The last years of Colebrooke's life were full of suffering, both bodily and mental. He died, after a lingering illness, on March 10, 1837.

To many even among those who follow the progress of Oriental scholarship with interest and attention, the estimate which we have given of Colebrooke's merits may seem too high; but we doubt whether from the inner circle of Sanskrit scholars, any dissentient voice will be raised against our awarding to him the first place among Sanskritists, both dead and living. The number of Sanskrit scholars has by this time become considerable, and there is hardly a country in Europe which may not be proud of some distinguished names. In India, too, anew and most useful school of Sanskrit students is rising, who are doing excellent work in bringing to light the forgotten treasures of their country's literature. But here we must, first of all, distinguish between two classes of scholars. There are those who have learnt enough of Sanskrit to be able to read texts that have been published and translated, who can discuss their merits and defects, correct some mistakes, and even produce new and more correct editions. There are others who venture on new ground, who devote themselves to the study of MSS., and who by editions of new texts, by translations of works hitherto untranslated, or by essays on branches of literature not yet explored, really add to the store of our knowledge. If we speak of Colebrooke as facile princeps among Sanskrit scholars, we are thinking of real scholars only, and we thus reduce the number of those who could compete with him to a much smaller compass.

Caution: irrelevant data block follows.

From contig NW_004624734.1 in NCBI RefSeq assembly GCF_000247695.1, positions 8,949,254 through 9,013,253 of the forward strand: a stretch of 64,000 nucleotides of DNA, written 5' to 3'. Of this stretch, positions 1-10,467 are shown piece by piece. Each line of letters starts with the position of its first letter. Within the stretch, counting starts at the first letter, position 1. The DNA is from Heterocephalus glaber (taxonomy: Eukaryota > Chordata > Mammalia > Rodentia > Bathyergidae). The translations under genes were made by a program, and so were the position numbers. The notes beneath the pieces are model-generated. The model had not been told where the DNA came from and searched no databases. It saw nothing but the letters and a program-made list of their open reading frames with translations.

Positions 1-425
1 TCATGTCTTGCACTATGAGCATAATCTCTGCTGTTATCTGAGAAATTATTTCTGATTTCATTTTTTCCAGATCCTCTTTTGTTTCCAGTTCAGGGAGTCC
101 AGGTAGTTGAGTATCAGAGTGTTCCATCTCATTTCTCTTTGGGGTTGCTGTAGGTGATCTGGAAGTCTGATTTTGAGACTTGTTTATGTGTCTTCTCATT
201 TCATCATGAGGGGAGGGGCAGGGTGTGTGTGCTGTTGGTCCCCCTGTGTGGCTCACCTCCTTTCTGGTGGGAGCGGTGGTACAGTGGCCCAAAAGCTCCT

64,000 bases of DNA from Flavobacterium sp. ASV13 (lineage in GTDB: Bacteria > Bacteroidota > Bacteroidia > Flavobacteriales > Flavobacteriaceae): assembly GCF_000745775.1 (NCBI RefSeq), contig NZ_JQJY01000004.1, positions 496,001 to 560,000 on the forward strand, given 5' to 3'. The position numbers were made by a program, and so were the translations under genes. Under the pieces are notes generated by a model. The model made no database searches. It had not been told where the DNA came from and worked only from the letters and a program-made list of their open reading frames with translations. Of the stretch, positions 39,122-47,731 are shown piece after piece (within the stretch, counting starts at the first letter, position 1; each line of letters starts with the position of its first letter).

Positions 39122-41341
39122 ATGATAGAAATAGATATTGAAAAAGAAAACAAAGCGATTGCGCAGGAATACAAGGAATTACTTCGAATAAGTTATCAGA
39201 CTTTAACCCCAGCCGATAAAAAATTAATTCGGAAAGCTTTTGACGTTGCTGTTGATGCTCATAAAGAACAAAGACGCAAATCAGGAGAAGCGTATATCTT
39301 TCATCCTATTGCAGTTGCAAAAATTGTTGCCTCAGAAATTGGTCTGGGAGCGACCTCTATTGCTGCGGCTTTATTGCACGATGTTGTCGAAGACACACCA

Secondly, we must distinguish between those who came before Colebrooke and those who came after him, and who built on his foundations. That among the latter class there are some scholars who have carried on the work begun by Colebrooke beyond the point where he left it, is no more than natural. It would be disgraceful if it were otherwise, if we had not penetrated further into the intricacies of P{n}ini, if we had not a more complete knowledge of the Indian systems of philosophy, if we had not discovered in the literature of the Vedic period treasures of which Colebrooke had no idea, if we had not improved the standards of criticism which are to guide in the critical restoration of Sanskrit texts. But in all these branches of Sanskrit scholarship those who have done the best work are exactly those who speak most highly of Colebrooke's labors, They are proud to call themselves his disciples. They would decline to be considered his rivals.